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    ABSTRACT: We present medium resolution (R~20,000) HST/COS ultraviolet spectra covering 1155-1760 A of the Seyfert 1 Mrk 509 obtained simultaneously with a Chandra/LETGS spectrum as part of a multiwavelength campaign in 2009 that included observations with XMM-Newton, SWIFT, and Integral. Our high S/N spectrum detects additional complexity in the absorption troughs from a variety of sources in Mrk 509, including the outflow from the active nucleus, the ISM and halo of the host galaxy, and infalling clouds or stripped gas from a merger that are illuminated by the AGN. Variability between the STIS and COS observation of the -400 km/s component allows us to set an upper limit on its distance of < 250 pc. Similarly, variability of a component at +150 km/s between two prior FUSE observations limits its distance to < 1.5 kpc. The UV absorption only partially covers the emission from the AGN nucleus. Covering fractions are lower than those previously seen with STIS, and are comparable to those seen with FUSE. Given the larger apertures of COS and FUSE compared to STIS, we favor scattered light from an extended region near the AGN as the explanation for the partial covering. As observed in prior X-ray and UV spectra, the UV absorption has velocities comparable to the X-ray absorption, but the bulk of the ultraviolet absorption is in a lower ionization state with lower total column density than the gas responsible for the X-ray absorption. We conclude that the outflow from the active nucleus is a multiphase wind.
    Full-text · Article · Jul 2011 · Astronomy and Astrophysics
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    ABSTRACT: (Abridged) Active galactic nuclei show a wealth of interesting physical processes, some of which are poorly understood. We want to address a number of open questions, including the location and physics of the outflow from AGN, the nature of the continuum emission, the geometry and physical state of the X-ray broad emission line region, the Fe-K line complex, the metal abundances of the nucleus and finally the interstellar medium of our own Galaxy. We study one of the best targets for these aims, the Seyfert 1 galaxy Mrk 509 with a multiwavelength campaign using five satellites (XMM-Newton, INTEGRAL, Chandra, HST and Swift) and two ground-based facilities (WHT and PAIRITEL). Our observations cover more than five decades in frequency, from 2 um to 200 keV. The combination of high-resolution spectroscopy and time variability allows us to disentangle and study the different components. Our campaign covers 100 days from September to December 2009, and is centred on a simultaneous set of deep XMM-Newton and INTEGRAL observations with regular time intervals, spanning seven weeks. We obtain a continuous light curve in the X-ray and UV band, showing a strong, up to 60% flux increase in the soft X-ray band during the three weeks in the middle of our deepest monitoring campaign, and which is correlated with an enhancement of the UV flux. This allows us to study the time evolution of the continuum and the outflow. By stacking the observations, we have also obtained one of the best X-ray and UV spectra of a Seyfert galaxy ever obtained. In this paper we also study the effects of the spectral energy distribution (SED) that we obtained on the photo-ionisation equilibrium. Thanks to our broad-band coverage, uncertainties on the SED do not strongly affect the determination of this equilibrium.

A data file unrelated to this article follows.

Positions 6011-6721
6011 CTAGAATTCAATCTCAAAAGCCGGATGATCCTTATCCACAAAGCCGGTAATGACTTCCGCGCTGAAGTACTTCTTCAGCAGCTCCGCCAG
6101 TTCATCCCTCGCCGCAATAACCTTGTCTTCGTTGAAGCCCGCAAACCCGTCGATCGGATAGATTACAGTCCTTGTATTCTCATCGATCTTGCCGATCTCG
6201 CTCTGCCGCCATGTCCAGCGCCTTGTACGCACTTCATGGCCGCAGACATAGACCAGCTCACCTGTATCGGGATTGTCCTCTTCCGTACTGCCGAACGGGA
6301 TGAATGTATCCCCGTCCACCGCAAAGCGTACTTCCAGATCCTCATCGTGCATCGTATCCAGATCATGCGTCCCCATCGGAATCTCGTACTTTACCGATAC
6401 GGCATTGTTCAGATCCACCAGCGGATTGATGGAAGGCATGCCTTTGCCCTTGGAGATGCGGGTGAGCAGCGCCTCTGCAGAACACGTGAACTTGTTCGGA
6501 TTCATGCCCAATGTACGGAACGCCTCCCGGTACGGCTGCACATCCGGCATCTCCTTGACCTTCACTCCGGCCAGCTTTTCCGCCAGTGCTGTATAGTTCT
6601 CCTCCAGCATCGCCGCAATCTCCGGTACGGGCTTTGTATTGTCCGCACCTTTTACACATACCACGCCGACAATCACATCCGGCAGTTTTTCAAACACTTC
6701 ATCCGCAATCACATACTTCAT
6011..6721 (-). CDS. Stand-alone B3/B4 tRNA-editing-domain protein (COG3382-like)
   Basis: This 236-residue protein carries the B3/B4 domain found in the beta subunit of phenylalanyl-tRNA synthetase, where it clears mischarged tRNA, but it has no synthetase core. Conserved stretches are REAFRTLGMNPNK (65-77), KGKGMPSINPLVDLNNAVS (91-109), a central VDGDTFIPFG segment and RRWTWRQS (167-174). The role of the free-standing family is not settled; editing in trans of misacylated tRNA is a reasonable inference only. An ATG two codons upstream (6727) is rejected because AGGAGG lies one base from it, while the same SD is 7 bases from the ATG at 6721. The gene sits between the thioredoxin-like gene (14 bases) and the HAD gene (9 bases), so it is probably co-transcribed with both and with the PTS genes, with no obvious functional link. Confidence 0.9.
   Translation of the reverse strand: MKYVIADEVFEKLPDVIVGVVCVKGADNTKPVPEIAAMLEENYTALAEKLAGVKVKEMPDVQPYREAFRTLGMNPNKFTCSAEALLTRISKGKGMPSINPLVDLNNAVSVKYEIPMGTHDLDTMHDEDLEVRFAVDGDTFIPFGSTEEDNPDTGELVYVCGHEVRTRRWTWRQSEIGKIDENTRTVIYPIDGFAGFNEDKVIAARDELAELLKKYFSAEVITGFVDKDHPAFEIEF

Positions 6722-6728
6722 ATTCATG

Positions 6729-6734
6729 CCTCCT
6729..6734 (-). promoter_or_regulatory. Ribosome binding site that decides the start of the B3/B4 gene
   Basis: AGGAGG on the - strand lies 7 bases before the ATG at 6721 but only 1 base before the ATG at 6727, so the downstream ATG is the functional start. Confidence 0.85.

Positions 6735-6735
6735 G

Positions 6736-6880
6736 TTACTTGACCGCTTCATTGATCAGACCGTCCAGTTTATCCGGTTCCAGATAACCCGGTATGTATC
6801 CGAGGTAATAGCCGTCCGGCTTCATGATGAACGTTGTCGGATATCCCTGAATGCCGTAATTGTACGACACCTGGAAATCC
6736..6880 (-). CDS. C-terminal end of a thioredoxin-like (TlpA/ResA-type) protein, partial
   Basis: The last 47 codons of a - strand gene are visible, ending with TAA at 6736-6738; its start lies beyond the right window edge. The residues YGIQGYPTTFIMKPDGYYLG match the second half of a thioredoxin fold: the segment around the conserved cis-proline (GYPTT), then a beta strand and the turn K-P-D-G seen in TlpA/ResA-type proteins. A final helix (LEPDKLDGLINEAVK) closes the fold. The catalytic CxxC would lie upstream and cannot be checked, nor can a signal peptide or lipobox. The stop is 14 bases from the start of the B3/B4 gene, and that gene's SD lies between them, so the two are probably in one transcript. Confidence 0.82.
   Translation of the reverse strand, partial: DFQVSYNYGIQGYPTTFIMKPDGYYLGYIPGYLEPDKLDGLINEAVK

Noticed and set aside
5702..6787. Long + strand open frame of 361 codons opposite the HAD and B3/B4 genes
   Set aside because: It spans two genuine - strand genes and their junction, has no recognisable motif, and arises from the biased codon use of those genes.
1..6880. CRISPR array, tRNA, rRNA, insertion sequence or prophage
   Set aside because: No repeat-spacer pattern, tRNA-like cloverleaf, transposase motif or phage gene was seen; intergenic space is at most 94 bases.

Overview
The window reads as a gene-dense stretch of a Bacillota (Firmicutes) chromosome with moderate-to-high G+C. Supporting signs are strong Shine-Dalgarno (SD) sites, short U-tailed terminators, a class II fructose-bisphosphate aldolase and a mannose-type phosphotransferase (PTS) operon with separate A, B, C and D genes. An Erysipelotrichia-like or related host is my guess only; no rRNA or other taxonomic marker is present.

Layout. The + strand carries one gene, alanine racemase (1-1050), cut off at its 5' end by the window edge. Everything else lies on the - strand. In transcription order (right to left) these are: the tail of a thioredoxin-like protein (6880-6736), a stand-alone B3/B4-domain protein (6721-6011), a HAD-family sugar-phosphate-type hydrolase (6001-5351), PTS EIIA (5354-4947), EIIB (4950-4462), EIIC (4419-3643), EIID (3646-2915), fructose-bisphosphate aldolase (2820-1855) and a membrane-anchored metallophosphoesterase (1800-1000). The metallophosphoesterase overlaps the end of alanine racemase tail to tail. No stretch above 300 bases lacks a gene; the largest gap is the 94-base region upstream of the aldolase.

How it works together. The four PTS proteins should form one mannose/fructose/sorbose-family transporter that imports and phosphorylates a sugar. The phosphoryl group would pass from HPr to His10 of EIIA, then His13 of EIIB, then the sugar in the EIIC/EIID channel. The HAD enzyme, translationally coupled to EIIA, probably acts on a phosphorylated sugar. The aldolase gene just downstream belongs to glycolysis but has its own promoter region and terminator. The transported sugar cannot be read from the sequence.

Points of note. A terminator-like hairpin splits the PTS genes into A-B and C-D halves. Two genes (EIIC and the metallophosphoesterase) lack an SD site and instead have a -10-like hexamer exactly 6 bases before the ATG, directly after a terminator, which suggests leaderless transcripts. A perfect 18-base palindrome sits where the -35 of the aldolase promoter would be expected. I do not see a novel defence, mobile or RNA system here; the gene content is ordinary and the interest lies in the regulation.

Full-text · Article · Jul 2011 · Astronomy and Astrophysics
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    M. J. Page · F. J. Carrera · J. A. Stevens · J. Ebrero · A. J. Blustin